Hit the hay and hit the sack

Photo of author


Hit the hay and hit the sack are two idioms that mean to go to bed. The assumption is that hit the hay and hit the sack come from the fact that mattresses used to consist of cloth sacks stuffed with hay. Some historians go so far as to suggest that hit the hay and hit the sack come from the practice of fluffing up the hay inside the mattress ticking before lying down to sleep. Before 1880 hit the hay meant to sleep in a barn, presumably where the farm’s hay was stored. In the early 1900s, hit the hay came to mean to go to bed in general, wherever that may be.


The next morning was to be an early start, so we hit the hay early and set our alarms. (Vogue Magazine)

At 12:01 AM, we ascertained that all was well with the power grid, hit the hay, and the next week all the beets were donated to a food pantry. (The Cape Gazette)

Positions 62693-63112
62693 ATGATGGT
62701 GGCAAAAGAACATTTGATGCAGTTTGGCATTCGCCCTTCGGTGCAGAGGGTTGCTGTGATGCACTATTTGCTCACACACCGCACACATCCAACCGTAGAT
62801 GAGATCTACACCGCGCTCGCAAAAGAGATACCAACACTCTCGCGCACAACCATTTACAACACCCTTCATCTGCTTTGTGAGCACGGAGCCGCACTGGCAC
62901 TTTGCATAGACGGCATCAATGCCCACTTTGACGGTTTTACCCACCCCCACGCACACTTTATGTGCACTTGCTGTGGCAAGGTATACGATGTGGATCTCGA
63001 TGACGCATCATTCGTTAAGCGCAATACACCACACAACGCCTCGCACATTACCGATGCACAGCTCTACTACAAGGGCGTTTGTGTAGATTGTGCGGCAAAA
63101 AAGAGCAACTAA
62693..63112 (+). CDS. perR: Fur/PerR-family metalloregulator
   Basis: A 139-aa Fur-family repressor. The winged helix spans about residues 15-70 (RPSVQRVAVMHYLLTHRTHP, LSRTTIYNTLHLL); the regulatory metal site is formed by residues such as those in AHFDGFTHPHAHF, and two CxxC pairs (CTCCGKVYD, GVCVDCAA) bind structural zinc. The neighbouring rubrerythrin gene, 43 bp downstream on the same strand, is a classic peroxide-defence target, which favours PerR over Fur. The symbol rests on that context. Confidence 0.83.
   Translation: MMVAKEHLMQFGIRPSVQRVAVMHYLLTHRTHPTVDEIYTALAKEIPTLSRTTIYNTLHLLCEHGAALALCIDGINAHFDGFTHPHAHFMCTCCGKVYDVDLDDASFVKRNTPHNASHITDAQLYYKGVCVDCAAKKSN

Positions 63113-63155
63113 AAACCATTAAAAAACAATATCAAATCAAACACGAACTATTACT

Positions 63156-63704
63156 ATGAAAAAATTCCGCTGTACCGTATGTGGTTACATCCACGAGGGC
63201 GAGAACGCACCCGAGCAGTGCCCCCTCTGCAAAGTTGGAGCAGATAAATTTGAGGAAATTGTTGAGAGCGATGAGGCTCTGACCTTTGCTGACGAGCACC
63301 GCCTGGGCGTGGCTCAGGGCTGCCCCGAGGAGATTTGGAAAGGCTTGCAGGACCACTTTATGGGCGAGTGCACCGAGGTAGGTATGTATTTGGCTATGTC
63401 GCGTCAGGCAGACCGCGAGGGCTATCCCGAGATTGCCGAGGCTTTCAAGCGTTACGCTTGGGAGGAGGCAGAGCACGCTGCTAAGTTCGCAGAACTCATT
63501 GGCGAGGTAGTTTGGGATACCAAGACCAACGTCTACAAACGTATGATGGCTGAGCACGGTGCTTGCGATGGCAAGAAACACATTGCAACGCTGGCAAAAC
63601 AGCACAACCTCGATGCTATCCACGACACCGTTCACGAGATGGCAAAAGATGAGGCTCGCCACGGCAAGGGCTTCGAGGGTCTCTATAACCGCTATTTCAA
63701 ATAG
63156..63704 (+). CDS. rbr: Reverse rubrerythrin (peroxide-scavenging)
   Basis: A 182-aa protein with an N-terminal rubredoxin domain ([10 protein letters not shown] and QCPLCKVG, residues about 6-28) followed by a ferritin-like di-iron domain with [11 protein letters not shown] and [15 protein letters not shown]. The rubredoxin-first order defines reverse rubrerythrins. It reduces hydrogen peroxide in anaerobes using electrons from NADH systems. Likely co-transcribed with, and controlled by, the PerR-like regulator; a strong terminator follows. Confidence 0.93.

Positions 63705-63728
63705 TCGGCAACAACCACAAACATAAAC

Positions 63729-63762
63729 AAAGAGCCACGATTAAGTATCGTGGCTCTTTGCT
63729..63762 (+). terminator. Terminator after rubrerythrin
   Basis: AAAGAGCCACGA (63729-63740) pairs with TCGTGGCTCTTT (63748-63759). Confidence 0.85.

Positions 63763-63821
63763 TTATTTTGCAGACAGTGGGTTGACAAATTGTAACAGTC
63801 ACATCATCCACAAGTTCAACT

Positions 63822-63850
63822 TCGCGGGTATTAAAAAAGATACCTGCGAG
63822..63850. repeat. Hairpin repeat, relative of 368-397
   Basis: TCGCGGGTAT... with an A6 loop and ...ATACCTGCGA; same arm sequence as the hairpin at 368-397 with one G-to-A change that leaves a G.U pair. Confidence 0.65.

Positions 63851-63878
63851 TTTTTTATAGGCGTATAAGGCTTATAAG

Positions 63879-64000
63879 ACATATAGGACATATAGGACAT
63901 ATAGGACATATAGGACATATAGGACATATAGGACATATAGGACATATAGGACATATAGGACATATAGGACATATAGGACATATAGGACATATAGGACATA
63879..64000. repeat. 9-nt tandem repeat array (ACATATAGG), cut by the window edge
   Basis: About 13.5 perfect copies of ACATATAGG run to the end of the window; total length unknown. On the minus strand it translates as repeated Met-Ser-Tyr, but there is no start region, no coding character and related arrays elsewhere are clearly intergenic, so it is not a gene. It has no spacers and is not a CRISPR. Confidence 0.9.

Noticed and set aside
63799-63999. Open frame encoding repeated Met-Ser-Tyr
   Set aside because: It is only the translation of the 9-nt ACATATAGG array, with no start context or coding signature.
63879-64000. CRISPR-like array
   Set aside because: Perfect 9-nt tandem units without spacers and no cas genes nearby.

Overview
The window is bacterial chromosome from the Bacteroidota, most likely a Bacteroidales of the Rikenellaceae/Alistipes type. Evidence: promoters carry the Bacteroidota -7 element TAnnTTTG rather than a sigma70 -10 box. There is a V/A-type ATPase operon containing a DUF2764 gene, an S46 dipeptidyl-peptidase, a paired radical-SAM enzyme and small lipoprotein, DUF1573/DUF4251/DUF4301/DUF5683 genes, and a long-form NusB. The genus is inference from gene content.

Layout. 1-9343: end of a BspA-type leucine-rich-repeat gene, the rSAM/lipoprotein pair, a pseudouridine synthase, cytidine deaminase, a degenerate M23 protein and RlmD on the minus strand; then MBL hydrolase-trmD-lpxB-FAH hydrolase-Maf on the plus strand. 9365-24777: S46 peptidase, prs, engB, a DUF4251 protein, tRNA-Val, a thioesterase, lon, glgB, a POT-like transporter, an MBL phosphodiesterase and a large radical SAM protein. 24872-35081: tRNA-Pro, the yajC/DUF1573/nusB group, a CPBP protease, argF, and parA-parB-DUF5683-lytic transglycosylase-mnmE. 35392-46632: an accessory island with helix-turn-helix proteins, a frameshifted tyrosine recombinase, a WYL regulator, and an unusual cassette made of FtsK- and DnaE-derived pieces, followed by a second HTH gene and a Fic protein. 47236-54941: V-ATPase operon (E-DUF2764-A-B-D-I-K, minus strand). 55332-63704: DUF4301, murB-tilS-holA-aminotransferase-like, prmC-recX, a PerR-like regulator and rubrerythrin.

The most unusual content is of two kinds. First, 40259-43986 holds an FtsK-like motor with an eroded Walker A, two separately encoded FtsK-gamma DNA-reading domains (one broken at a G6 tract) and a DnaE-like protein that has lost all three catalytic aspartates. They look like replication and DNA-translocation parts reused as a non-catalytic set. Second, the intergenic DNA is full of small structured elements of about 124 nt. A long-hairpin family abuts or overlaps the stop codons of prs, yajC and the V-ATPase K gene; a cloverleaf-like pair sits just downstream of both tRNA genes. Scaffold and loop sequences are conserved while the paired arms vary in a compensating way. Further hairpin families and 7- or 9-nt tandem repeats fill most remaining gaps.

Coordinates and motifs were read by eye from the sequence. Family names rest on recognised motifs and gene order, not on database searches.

But if you’ve hit the hay come midnight and avoided over-indulging prior, you should wake up bright-eyed and bushy-tailed ready for some exploring. (The Huffington Post)

If you’re still reeling with nausea you experienced from the time you got home and hit the sack, a small dose of ginger is the best remedy. (The Hindu)

As Singaporeans welcomed the New Year, Soh Rui Yong had hit the sack an hour before so he can be up at 7am as usual for gym work and an hour’s running. (The Straits Times)

So the chances are you will wake up feeling exhausted after a heavy session, even if you hit the sack at your normal time. (The Sun)

After Klaus’ lips touched hers, the two hit the sack, which is when Cami’s world ended … literally. (The International Business Times)